_shel wrote: »
Tell him it was his choice to replace the fence with no discussion or agreement from you to contribute. So you won't be paying.
pinkshoes wrote: »
I would write him a letter saying that you stated that you might be willing to contribute when you could afford it.
Say that unfortunately, as he failed to discuss costs and fence types with you, and has selected something you would not have chosen, then you are not willing to contribute to this particular fence, but should he wish to change the style and get some quotes, then you might be interested in contributing.
Is it an ugly fence???
gazfocus wrote: »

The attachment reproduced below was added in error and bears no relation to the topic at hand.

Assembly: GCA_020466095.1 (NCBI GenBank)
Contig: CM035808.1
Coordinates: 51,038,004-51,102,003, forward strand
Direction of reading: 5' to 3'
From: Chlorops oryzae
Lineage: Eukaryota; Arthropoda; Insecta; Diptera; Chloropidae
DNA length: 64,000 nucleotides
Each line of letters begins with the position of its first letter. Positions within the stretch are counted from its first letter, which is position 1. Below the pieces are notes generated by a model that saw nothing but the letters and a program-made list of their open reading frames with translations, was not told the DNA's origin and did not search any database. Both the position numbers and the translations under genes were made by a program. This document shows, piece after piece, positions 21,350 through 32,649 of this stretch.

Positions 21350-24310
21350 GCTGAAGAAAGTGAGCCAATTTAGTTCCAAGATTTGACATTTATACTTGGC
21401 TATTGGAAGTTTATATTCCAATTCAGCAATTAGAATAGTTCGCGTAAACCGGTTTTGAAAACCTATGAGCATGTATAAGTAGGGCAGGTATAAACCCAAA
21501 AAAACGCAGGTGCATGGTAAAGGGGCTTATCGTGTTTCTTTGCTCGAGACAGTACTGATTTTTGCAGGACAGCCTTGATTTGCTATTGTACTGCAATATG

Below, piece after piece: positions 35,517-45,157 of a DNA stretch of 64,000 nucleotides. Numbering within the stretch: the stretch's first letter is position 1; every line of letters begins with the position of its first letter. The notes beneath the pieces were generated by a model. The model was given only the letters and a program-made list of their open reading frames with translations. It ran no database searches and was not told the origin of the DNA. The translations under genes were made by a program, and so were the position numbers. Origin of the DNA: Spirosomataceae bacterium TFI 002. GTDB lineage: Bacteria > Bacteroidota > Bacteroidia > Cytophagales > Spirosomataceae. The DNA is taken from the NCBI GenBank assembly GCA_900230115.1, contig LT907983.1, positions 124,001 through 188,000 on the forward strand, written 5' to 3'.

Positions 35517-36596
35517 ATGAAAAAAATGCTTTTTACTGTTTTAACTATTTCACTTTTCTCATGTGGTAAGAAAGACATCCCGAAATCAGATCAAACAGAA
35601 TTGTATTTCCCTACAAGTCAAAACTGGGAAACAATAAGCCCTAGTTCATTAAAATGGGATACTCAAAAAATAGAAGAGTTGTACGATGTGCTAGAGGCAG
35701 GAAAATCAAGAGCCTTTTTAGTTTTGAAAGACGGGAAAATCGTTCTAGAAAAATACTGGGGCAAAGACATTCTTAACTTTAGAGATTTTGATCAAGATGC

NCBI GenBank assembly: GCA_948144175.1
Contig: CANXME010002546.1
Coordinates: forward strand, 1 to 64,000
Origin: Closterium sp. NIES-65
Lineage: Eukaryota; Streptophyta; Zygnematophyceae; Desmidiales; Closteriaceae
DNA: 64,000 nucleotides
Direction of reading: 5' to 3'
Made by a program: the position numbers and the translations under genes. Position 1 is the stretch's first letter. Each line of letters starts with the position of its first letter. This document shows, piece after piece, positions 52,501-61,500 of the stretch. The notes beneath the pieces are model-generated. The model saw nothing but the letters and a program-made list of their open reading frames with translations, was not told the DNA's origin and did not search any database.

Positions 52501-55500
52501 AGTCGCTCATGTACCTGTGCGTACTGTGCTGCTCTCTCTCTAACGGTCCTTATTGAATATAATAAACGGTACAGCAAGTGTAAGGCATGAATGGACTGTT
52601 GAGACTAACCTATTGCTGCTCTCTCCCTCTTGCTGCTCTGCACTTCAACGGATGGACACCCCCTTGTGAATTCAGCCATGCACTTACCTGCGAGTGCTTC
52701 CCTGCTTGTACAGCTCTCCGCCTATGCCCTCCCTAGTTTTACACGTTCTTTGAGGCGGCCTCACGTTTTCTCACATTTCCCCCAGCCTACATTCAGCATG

My question is, where do I stand legally?
I appreciate it’s between both our gardens and I’ve never said I don’t want to contribute, but he is obviously disappointed that I can’t afford it and has now taken to messaging my works Facebook page asking about what we do when people don’t pay money they owe.
Technically, I don’t feel I ‘owe’ them anything as any contribution would be wholly voluntary, but if they are going to cause problems for me at work, I’m going to be less inclined to give them anything and it’s going to cause issues down the line I feel.
Davesnave wrote: »
Not really correct. The OP offered to contribute, but didn't specify how much or when. They then received a request for £368, which the neighbour deemed to be their share of the cost.
sevenhills wrote: »
The OPs offer is so vauge that there is no contract.
Govt has introduced a £273 flat fee
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